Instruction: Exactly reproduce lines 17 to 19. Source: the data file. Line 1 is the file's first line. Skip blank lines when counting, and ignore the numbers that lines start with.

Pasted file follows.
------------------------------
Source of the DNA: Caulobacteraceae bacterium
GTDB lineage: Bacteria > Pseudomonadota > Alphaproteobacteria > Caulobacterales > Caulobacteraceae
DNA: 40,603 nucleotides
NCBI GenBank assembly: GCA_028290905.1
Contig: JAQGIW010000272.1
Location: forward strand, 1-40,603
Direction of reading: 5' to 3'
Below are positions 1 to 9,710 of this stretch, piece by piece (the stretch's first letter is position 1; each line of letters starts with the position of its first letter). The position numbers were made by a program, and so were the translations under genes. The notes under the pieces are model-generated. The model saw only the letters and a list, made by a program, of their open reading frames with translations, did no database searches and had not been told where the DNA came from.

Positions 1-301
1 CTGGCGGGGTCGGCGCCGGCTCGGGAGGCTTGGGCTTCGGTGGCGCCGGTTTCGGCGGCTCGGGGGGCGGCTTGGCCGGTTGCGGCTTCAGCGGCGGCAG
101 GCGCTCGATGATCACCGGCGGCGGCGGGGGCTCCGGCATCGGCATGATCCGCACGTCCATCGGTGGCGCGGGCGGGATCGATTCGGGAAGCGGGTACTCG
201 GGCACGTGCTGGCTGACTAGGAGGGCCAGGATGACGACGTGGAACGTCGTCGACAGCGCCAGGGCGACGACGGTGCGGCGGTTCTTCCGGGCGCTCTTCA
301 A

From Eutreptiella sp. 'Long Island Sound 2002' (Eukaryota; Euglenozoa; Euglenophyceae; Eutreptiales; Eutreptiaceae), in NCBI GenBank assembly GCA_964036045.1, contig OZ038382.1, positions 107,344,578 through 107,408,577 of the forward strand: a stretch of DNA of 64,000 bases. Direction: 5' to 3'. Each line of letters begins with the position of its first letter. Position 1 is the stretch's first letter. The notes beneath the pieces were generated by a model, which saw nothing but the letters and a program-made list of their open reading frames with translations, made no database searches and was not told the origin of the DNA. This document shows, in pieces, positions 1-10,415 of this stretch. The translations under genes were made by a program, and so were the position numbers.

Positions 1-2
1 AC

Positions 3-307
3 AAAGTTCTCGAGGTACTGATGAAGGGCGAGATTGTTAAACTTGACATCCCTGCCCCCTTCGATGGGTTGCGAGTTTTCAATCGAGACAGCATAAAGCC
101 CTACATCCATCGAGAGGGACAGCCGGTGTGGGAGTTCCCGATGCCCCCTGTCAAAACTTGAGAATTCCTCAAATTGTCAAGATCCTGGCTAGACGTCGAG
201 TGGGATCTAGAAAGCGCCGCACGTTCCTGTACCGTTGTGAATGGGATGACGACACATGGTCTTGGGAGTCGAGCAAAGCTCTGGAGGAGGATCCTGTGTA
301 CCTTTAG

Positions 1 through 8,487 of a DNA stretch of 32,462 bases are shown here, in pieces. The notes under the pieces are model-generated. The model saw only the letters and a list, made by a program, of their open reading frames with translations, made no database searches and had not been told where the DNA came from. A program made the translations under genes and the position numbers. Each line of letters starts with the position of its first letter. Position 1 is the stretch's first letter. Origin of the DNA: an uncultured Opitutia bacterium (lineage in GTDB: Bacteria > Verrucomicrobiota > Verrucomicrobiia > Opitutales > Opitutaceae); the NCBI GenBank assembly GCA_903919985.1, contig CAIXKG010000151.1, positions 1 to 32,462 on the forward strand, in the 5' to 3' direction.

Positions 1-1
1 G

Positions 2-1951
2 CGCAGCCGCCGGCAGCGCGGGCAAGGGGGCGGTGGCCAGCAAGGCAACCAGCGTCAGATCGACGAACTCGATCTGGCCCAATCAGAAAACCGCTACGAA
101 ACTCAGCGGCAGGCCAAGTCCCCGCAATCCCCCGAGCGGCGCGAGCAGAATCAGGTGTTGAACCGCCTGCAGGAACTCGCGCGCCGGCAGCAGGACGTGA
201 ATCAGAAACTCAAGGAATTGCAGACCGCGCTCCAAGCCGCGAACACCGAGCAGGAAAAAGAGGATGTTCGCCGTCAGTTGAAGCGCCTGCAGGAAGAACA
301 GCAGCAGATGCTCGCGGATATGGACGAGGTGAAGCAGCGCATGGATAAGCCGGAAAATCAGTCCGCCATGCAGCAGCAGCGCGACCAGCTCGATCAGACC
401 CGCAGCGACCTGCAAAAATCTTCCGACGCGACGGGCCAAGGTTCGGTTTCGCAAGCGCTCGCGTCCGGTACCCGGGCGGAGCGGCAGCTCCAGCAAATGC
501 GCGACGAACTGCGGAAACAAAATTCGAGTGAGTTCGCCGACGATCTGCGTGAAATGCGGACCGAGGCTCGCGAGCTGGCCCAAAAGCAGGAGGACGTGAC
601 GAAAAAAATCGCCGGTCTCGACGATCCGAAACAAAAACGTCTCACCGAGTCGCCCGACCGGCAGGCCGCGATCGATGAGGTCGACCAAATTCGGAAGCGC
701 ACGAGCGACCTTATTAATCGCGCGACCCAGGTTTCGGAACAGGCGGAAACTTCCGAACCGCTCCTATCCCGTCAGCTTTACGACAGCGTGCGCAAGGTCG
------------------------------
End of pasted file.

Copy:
Positions 3-307
3 AAAGTTCTCGAGGTACTGATGAAGGGCGAGATTGTTAAACTTGACATCCCTGCCCCCTTCGATGGGTTGCGAGTTTTCAATCGAGACAGCATAAAGCC
101 CTACATCCATCGAGAGGGACAGCCGGTGTGGGAGTTCCCGATGCCCCCTGTCAAAACTTGAGAATTCCTCAAATTGTCAAGATCCTGGCTAGACGTCGAG